FRANK J. OTERI: I think it’s an interesting question to throw out for we who pass judgments on pieces of music–how often have you changed your mind about a piece of music that in print you have said one thing about? And I’d love to open this up to the audience. How many times…I’d love to hear some stories of changing your mind on pieces.
WILLIAM LITTLER: I’ve allowed myself to change my mind. For example, there was an opera with a libretto by Robertson Davies, our leading Canadian writer at the time, on The Golden Ass. And I was really quite unmoved by it and reflected that in my review, but I said, this is an important premiere, important people are involved, I’ve got to go back and take another listen. And I fully intended to write about it again and it turned out that I felt basically the same way the second time. This is a Harold Schonberg belief again, he said a piece generally for a sensitive listener makes its point and you can make a decision fairly quickly about it. And I know that there are pieces probably that I feel differently about–I remember writing as a child or in adolescence my opinions of certain compositions and with greater maturity I’ve understood those pieces better. I’m told John Cage said if you don’t like a piece of music, listen to it again. If you don’t like it then, listen to it again. Life quickly disappears under those circumstances, but you can understand his point.
JOHN KENNEDY: I’m not sure he followed his own advice, but…
BARBARA JEPSON: I’m not sure if I can think of an example. I probably will tonight, you know, at 2 in the morning.
DAVID STOCK: Don’t call us!
BARBARA JEPSON: I think what’s changed perhaps is my understanding of a certain context, of a certain idiom that maybe in the beginning I was less receptive to. The first minimalist composer that I ever heard was Philip Glass and this goes back many, many years and I didn’t like it. And he’s still not my favorite composer, but I actually do like some of his later works. Then I heard pieces by Steve Reich and John Adams and the list goes on and on and I liked them, so I think maybe, maybe more than one exposure to an example of a particular stylistic movement is helpful.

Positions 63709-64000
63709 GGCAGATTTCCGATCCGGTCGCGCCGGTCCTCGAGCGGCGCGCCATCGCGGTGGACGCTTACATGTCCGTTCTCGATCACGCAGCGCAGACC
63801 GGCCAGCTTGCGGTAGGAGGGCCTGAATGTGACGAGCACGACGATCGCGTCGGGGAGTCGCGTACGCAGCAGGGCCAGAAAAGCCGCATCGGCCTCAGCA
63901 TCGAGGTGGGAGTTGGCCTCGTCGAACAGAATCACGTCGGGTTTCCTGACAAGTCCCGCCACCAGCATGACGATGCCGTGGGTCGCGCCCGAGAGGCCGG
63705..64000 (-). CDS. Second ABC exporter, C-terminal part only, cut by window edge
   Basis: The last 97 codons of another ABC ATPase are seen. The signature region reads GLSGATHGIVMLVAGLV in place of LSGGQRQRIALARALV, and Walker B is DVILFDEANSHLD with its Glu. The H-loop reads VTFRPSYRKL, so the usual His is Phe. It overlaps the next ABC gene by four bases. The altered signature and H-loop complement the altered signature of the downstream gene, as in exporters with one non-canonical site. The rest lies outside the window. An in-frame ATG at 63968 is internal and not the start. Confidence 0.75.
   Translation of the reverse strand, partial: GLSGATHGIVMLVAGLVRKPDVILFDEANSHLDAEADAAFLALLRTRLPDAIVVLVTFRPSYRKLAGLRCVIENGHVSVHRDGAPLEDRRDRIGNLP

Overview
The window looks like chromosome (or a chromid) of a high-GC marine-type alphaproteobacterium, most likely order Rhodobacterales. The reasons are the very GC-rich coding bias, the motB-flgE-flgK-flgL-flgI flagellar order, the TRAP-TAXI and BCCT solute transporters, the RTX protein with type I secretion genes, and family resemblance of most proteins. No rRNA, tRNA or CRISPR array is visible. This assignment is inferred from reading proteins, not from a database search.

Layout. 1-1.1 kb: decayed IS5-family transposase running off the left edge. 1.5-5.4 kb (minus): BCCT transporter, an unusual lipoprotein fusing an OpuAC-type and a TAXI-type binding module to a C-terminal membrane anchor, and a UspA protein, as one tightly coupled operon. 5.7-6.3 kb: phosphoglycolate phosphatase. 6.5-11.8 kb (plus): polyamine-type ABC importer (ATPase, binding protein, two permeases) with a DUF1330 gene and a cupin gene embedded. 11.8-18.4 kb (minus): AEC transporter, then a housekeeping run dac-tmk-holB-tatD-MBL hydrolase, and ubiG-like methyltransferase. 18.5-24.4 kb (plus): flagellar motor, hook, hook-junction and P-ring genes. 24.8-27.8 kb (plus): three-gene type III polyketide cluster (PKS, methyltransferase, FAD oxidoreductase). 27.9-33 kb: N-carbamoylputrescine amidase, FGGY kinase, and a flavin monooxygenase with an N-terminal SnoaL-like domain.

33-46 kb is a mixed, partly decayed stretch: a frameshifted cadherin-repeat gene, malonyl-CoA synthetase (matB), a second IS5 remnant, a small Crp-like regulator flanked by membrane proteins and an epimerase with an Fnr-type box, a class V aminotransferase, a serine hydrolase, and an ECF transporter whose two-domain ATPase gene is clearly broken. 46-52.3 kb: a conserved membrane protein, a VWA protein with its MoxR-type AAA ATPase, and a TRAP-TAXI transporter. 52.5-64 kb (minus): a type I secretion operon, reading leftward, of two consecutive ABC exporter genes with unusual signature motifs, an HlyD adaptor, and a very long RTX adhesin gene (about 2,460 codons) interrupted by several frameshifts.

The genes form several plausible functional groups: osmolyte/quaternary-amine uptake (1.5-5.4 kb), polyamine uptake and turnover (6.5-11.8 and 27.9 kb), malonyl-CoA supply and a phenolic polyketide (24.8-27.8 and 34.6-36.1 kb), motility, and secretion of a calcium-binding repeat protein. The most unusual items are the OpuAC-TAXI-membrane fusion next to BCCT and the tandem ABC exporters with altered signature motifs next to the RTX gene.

DON ROSENBERG: I wanted to talk about what you just said about your view of a piece changing. Sometimes I go to a dress rehearsal of a piece by the Cleveland Orchestra, a brand new piece, and I always sit there with a score at the rehearsal and that night I go to the premiere and I listen without a score. And I find that sometimes my impression of the piece changes remarkably from the rehearsal to the performance partly because in the rehearsal it’s a very visual process. You’re watching what the piece looks like, not just listening to it, and when you get to the performance without a score you’re not watching anymore. Your whole being is devoted to hearing how the piece works, not in details but as an overall, unified composition. So I find it sometimes, I write about this piece in a very different way than I would have if I had just gone to the rehearsal and then written about it. Now, of course, we have a problem with deadline writing. How do you write about a new piece in 20 minutes, which we have to do sometimes? We have to go to the performance. We have to assimilate the language. We have to try to put it into some language that the general reader is going to be able to absorb. We have to be able to describe what we heard and sometimes very quickly. This year the Cleveland Orchestra did a new piece by Matthias Pintscher, the young German composer, and I had requested a certain amount of space because I knew that it would require a little more space. Well, at 5 o’clock the editor said, “Well, I’m sorry but the Metro section can’t take your review, so we need to take it in another section and you’ll have to write so many inches.” Well, it turned out that the performance was very long and at intermission I called and said, “I’m sorry, but I’m not going to be able to get this to you on deadline, especially since this is a premiere and I have to write about a premiere.” Well, they said, “Well, don’t worry, we’ve got you 6 more inches. [laughter] That meant that I had to write this review in 20-25 minutes, including the premiere. So it can be very difficult to do this. But, as Bill said, you have the impression really once you’ve heard it. You can give that preliminary impression right away. It’s not going to be cast in stone and even as you listen to it in further performances or recordings, your idea will change. But I do think that we have the responsibility to try to convey the flavor of the piece and have even some kind of opinion about it. It’s not easy to do that, but you can tell the reader whether something was very striking or something was very ugly or something was enduring. You want to go back and hear that piece. Sometimes you say that you may never want to hear the piece again. And you can do it. You have to do it on the basis of what you hear, unfortunately.